The first 10 months of the Biden administration have given us many indicators that national defense is not a priority for it – from one budget that fails to meet current challenges to the continued expansion of non-military tasks such as climate change and meet diversity quotas to the debacle in Afghanistan.
Now Senate Democrats – apparently taking inspiration from the president – are allowing legislation essential to protecting the country to languish without action.
More than three months ago, the Senate Armed Services Committee passed its version of the National Defense Authorization Act by a wide bipartite margin of 23 to 3. Like most truly bipartisan bills, the law has its loopholes and its limitations. bright spots, and hopefully at a conference between the House and the Senate, the bill can be refined further.
There are issues with the proposed changes to the Uniform Code of Military Justice, the inclusion of women in selective service, the expansion of domestic violence prohibition orders, and a few other issues. But none of this can continue until the Senate acts.
Among the positives of the bill approved by the Senate Armed Services Committee are higher spending increases than President Joe Biden proposed in his anemic budget request, which will provide an increased number of desperately needed Navy ships, such as a destroyer and amphibious assault ship, and military vehicles such as the Joint Light Tactical Vehicle and Stryker Infantry Fighting Vehicle.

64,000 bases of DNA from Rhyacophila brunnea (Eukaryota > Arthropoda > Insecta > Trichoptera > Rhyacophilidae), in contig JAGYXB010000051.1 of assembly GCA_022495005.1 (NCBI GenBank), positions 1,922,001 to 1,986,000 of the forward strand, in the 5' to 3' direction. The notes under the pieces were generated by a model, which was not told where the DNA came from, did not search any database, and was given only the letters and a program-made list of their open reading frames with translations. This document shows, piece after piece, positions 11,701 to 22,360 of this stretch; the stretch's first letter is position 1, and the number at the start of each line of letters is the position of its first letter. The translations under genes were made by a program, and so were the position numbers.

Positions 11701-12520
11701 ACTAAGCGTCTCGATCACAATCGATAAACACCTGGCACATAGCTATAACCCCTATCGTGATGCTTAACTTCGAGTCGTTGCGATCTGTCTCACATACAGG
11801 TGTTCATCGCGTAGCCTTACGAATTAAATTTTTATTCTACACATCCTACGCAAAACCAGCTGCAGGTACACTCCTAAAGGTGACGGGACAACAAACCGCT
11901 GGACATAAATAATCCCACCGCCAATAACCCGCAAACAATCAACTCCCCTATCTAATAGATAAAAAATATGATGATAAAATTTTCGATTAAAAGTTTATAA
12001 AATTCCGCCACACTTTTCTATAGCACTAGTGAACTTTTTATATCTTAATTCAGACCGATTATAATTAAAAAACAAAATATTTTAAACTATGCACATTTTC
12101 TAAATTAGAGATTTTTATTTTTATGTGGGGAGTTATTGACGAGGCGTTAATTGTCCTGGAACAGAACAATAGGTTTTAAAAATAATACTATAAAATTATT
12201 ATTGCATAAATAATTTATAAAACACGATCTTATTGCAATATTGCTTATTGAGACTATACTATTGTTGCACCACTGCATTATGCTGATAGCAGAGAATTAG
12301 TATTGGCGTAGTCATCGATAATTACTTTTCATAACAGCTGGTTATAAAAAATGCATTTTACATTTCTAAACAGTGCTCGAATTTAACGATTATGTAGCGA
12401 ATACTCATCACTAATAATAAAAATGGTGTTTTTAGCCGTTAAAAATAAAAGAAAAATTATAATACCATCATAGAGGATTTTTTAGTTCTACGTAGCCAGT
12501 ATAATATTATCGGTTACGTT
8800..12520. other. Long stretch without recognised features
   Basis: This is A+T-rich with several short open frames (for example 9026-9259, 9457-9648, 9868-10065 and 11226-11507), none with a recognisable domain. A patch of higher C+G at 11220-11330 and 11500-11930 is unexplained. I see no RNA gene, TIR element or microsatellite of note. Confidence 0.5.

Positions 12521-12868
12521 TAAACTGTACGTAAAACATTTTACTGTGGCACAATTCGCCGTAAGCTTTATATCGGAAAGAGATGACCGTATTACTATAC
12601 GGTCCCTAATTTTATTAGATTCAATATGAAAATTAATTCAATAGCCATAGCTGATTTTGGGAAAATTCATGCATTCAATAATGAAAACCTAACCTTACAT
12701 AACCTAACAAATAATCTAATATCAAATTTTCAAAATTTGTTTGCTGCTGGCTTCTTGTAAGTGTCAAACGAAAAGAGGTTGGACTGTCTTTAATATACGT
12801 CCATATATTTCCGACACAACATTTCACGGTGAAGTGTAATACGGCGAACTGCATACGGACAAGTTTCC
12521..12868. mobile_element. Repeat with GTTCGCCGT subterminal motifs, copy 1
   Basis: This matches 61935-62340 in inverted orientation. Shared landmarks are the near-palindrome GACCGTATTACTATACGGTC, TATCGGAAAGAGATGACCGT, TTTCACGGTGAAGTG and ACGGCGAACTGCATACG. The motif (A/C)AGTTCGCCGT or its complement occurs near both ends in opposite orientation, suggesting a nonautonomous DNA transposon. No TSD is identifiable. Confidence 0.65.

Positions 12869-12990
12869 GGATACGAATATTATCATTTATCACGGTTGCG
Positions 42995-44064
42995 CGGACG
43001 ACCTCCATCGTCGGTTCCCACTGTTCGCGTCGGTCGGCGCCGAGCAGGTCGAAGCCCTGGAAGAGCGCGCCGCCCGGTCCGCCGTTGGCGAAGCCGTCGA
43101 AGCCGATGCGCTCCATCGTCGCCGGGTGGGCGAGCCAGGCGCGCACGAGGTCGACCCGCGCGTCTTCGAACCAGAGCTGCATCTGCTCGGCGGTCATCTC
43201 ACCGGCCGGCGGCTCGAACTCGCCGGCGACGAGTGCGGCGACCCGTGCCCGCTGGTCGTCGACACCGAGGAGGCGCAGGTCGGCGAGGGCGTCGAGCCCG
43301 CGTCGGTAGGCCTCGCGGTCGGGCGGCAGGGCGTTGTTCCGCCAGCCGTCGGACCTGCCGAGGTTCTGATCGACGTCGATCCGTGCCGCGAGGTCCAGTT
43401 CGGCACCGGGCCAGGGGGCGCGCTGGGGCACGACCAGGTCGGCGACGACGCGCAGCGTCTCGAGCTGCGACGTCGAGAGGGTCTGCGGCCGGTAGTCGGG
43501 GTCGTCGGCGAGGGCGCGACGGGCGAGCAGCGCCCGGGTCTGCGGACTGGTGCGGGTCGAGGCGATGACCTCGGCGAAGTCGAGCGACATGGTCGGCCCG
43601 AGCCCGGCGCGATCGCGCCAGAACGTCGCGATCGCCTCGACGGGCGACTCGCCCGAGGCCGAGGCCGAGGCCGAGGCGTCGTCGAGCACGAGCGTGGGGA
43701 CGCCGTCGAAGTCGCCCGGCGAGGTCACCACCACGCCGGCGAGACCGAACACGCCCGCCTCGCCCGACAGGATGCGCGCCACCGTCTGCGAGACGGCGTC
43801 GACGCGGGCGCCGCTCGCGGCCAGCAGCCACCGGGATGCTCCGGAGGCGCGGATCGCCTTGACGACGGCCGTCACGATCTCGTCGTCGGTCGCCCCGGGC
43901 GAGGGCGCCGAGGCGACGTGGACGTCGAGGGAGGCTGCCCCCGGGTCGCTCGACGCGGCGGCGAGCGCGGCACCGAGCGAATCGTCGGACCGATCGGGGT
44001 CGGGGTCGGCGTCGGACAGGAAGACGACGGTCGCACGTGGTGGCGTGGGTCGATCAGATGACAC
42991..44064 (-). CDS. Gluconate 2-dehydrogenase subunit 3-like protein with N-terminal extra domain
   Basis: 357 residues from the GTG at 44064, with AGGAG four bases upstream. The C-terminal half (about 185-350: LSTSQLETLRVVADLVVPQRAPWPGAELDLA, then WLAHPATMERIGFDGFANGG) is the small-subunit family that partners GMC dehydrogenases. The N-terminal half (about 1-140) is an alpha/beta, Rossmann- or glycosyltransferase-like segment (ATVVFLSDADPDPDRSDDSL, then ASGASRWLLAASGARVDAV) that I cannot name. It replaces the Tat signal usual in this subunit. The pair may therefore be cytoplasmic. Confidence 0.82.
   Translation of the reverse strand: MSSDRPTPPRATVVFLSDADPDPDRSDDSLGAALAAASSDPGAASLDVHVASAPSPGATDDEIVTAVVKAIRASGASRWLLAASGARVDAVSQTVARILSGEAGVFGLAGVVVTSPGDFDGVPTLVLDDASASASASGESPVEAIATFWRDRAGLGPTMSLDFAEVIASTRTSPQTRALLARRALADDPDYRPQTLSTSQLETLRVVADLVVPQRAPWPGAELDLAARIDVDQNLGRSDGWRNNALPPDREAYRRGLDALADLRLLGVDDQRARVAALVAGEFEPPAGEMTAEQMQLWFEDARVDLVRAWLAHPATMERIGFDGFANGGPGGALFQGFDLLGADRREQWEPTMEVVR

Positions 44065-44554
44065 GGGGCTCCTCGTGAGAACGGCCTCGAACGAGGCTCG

Right now, the bill is gathering dust because the Senate leadership has chosen not to prioritize our national defense and its annual clearance. Rather, the Senate is embroiled in discussions of how to dramatically expand the welfare state and gain control of more of the US economy.
The Senate’s lack of urgency in national defense is further evidenced by the work of the House Armed Services Committee.
Even though the House started later than the Senate, it moved ahead of the Senate and the House bill was passed outside the House floor before the end of September. The invoice received broad bipartite endorsement, passing with 316 votes for and 113 against.
For a bill to become law, both houses of Congress approve their versions of the bill, then meet in conference to resolve disputes and reach agreement on a single version of the legislation. For this, the two chambers must have their respective versions of the legislation officially approved.
With the Senate’s delay in acting on the defense bill, they cannot begin to hammer home the differences.
Senatorial Minority Leader Mitch McConnell, R-Ky., summarizes the situation bluntly. âThe Democrats have completely neglected the [National Defense Authorization Act] and the traditional, robust and real process that it will need, âhe said, adding:
They are too busy debating the extent of socialism to be unleashed on the country to watch over our troops, veterans and national security. This lack of seriousness will leave Americans less secure.
The Chairman of the House Armed Services Committee, Rep. Adam Smith, D-Wash., Also expressed frustration, declaring: “Let us be clear: there is no reason why the Senate has not yet brought forward the bill on the prosecution, but that does not prevent us from doing our job.
The Senate can and should do its job of passing the National Defense Authorization Act for a fiscal year that is already a month old. This would show that the Senate majority can perform basic governance tasks, by passing an annual bipartisan authorization bill.
This piece originally appeared in The daily signal